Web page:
Setup GlusterFS Distributed Replicated Volume on CentOS 8

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In this tutorial, we are going to learn how to setup glusterfs distributed replicated volume on CentOS 8. Gluster is a free and open source scalable network filesystem which enables you to create large, distributed storage solutions for media streaming, data analysis, and other data- and bandwidth-intensive tasks.

Setup GlusterFS Distributed Replicated Volume on CentOS 8

Setting up GlusterFS Distributed Replicated Volume


Before you can proceed, ensure that the following are met;

  1. Have 6 nodes for your GlusterFS cluster. An even number of bricks must be used in this type of volume.
  2. Attach an extract disk (different from the / partition) for use in providing Gluster storage unit (brick)
  3. Partition the disks using LVM and format the disk/brick with an XFS filesystem.
  4. Ensure time is synchronized among your cluster notes
  5. Open the required Gluster Ports/Services on Firewall on all your cluster nodes.

In our previous tutorial, we covered how to install and setup GlusterFS storage cluster on CentOS 8 and all the above requirements. Follow the link below to check it.

Install and Setup GlusterFS Storage Cluster on CentOS 8

Types of Gluster Volumes

GlusterFS supports different types of volumes that offers various features. These include;

  • Distributed: Files are distributed across the bricks in the volume.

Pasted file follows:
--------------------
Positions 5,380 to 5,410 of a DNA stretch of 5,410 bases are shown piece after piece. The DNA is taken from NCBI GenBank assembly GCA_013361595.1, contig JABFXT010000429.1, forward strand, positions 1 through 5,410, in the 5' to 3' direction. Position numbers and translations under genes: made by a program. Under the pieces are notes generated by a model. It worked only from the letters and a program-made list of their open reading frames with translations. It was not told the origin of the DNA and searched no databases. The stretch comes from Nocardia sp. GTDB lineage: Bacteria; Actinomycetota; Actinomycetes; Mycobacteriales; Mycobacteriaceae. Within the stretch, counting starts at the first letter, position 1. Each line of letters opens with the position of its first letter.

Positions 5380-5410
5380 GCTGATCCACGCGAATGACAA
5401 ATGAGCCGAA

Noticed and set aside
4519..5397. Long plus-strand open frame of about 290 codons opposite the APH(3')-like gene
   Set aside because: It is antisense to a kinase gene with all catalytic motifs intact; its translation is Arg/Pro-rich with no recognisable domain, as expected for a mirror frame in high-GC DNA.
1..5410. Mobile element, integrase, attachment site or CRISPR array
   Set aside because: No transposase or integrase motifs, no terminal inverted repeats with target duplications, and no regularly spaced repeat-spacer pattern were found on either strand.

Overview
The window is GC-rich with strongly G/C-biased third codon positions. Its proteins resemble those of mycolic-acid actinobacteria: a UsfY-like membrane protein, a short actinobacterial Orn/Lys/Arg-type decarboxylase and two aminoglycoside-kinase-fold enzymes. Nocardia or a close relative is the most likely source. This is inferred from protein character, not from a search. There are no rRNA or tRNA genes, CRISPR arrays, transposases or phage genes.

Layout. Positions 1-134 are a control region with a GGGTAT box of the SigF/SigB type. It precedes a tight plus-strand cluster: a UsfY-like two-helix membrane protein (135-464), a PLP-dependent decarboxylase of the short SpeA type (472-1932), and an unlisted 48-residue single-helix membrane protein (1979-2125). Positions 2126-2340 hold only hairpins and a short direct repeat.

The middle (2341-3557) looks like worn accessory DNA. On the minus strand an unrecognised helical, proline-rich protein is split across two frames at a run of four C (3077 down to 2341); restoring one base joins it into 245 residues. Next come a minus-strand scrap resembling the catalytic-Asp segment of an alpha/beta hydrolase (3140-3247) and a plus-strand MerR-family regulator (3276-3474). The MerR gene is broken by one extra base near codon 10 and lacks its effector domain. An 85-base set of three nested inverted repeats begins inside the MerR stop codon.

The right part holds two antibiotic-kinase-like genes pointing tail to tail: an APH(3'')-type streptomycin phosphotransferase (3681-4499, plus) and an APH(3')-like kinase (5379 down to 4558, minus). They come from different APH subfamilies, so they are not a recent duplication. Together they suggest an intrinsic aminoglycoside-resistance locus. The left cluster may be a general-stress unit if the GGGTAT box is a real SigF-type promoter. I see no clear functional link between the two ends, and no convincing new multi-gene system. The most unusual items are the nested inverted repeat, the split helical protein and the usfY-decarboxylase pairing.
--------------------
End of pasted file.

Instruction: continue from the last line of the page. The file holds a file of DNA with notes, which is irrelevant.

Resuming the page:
• Replicated: Files are replicated across the bricks in the volume. It ensures high storage availability and reliability.
  • Distributed Replicated: Files are distributed across the replicated bricks in the volume. Ensures high-reliability, scalability and improved read performance.
  • Arbitrated Replicated: Files are replicated across two bricks in a replica set and only the metadata is replicated to the third brick. Ensures data consistency.
  • Dispersed: Files are dispersed across the bricks in the volume.
  • Distributed Dispersed: Data is distributed across the dispersed sub-volume.

In our previous, we covered how to set-up replicated glusterfs storage volume.

How to Setup Replicated Gluster Volume on CentOS 8

Setup GlusterFS Distributed Replicated Volume

In a glusterfs distributed replicated setup, the number of bricks must be a multiple of the replica count. Also, the order in which bricks are specified is crucial in the sense that,  adjacent bricks become replicas of each other.

Cluster Nodes

Below are the details of our distributed replicated Gluster volume nodes

#HostnameIP Address

Install GlusterFS Server on CentOS 8

Follow the link below to install GlusterFS server package on CentOS 8 nodes;

How to Install GlusterFS Server Package on CentOS 8

Checking the status of the GlusterFS server;

systemctl status glusterd

● glusterd.service - GlusterFS, a clustered file-system server
   Loaded: loaded (/usr/lib/systemd/system/glusterd.service; enabled; vendor preset: enabled)
   Active: active (running) since Mon 2020-06-15 21:56:23 EAT; 11s ago
     Docs: man:glusterd(8)
 Main PID: 2368 (glusterd)
    Tasks: 9 (limit: 5027)
   Memory: 3.9M
   CGroup: /system.slice/glusterd.service
           └─2368 /usr/sbin/glusterd -p /var/run/ --log-level INFO

Jun 15 21:56:22 systemd[1]: Starting GlusterFS, a clustered file-system server...
Jun 15 21:56:23 systemd[1]: Started GlusterFS, a clustered file-system server.

You can do the same on other nodes.

Open/Allow GlusterFS Service/Ports on Firewall

Open GlusterFS ports or services on a firewall to enable the nodes communicate.